The correspondence of changes in depressive rumination and worry to weekly variations in affective symptoms: A test of the tripartite model of anxiety and depression in women

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Abstract

Objective:

As negative repetitive thought forms, depressive rumination and worry have been most closely examined in the contexts of depression and anxiety, respectively. However, recent research suggests that rumination and worry are transdiagnostic processes that are similarly related to both disorders. As the higher rates of depression and anxiety in women are largely attributable to negative repetitive thought, it is important to examine how rumination and worry influence symptoms of these disorders within women across time. The present study first sought to evaluate the specificity of depressive rumination and worry in their correspondence to shared and unique symptoms of depression and anxiety. Second, we delineated the temporal relationships between affective symptoms and repetitive thoughts.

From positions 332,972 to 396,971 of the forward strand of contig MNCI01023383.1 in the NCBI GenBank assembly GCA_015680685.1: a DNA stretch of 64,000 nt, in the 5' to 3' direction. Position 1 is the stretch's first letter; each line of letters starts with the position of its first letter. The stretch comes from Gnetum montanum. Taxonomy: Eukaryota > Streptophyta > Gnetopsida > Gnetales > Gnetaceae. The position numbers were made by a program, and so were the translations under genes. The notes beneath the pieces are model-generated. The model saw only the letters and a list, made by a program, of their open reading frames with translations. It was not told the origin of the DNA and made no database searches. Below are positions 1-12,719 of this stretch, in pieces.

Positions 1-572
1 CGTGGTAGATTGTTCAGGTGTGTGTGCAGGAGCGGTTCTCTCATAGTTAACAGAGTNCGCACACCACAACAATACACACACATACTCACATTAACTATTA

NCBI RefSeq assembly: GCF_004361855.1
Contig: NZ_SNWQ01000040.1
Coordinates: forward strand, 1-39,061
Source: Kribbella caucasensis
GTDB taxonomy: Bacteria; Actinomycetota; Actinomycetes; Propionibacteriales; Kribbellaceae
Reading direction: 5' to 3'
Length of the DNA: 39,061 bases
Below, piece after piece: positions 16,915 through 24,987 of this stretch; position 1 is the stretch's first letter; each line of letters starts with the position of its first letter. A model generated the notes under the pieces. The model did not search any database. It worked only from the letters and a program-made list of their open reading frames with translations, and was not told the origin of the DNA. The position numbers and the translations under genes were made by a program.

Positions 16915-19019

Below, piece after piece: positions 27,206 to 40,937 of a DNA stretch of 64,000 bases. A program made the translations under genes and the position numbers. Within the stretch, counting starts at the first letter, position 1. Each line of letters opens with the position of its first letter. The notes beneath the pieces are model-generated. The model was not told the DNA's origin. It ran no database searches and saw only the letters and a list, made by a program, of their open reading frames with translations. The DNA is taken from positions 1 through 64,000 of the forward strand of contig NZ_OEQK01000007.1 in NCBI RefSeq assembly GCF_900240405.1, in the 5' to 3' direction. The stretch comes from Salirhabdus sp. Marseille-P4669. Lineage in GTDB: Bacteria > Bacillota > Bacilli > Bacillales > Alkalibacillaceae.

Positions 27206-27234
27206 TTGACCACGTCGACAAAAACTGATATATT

Method:

In a study of 67 women, weekly ratings of general distress, anxious arousal, anhedonic depression, worry, and rumination were collected over 5 weeks.

Results:

Analyses revealed that both rumination and worry were independently related to concurrent general distress (shared feature of depression and anxiety), but not anxious arousal or anhedonia (unique symptoms). Further, a positive feedback loop was observed involving depressive rumination—and its brooding component—predicting greater general distress the following week, and vice versa.

Conclusion:

These findings indicate that depressive rumination and worry do not distinguish between depression and anxiety disorders, and that both forms of negative repetitive thoughts are related to shared features of depression and anxiety. However, given the cyclical relationship between rumination and distress symptoms, rumination may be a more corrosive cognitive process in women.

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